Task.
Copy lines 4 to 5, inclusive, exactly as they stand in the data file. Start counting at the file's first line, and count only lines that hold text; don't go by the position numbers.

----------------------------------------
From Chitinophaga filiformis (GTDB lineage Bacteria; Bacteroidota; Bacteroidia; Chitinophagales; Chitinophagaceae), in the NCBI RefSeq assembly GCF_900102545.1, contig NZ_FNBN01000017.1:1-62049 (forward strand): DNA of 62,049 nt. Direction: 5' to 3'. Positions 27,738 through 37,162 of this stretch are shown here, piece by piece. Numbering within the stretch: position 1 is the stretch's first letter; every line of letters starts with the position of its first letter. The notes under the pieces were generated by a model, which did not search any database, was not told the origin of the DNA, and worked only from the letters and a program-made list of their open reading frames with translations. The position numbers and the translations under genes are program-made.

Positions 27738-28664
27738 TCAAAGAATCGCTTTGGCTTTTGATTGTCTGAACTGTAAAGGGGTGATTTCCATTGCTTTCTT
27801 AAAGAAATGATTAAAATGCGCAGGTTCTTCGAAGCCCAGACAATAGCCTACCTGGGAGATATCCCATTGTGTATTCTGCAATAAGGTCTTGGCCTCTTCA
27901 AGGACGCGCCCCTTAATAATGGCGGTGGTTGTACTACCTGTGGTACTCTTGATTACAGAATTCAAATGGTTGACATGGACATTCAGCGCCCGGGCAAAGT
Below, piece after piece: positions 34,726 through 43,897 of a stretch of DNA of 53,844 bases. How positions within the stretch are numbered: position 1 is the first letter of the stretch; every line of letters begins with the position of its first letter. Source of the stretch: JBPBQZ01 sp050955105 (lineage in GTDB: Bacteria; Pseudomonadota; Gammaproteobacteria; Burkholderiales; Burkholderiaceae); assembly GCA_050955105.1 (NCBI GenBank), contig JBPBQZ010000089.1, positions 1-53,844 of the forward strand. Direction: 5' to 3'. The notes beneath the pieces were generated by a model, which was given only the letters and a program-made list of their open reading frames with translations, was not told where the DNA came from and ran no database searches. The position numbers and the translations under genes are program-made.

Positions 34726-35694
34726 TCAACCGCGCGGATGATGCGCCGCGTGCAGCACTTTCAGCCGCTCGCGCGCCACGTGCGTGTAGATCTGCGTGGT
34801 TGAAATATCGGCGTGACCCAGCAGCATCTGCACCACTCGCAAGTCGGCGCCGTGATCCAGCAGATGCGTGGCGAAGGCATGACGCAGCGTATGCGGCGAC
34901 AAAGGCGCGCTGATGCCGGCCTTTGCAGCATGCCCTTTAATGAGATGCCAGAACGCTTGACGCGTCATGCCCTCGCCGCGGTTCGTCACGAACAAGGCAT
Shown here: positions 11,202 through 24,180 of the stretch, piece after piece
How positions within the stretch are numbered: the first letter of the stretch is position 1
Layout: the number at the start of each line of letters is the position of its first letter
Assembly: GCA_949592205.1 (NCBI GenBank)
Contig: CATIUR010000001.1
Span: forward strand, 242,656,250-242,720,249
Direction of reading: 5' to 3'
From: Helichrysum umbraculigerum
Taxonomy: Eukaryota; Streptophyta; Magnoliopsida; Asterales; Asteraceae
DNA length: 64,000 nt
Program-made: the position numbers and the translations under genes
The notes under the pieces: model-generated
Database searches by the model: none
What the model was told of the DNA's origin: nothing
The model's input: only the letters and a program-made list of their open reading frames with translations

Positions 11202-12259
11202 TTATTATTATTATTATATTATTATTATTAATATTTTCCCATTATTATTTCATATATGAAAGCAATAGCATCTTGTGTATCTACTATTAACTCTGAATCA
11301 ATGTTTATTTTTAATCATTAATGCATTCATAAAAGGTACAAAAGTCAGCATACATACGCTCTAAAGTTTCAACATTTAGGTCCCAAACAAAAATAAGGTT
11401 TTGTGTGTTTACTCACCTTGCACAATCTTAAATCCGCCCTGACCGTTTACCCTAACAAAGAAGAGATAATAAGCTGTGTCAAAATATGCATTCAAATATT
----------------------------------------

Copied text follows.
27801 AAAGAAATGATTAAAATGCGCAGGTTCTTCGAAGCCCAGACAATAGCCTACCTGGGAGATATCCCATTGTGTATTCTGCAATAAGGTCTTGGCCTCTTCA
27901 AGGACGCGCCCCTTAATAATGGCGGTGGTTGTACTACCTGTGGTACTCTTGATTACAGAATTCAAATGGTTGACATGGACATTCAGCGCCCGGGCAAAGT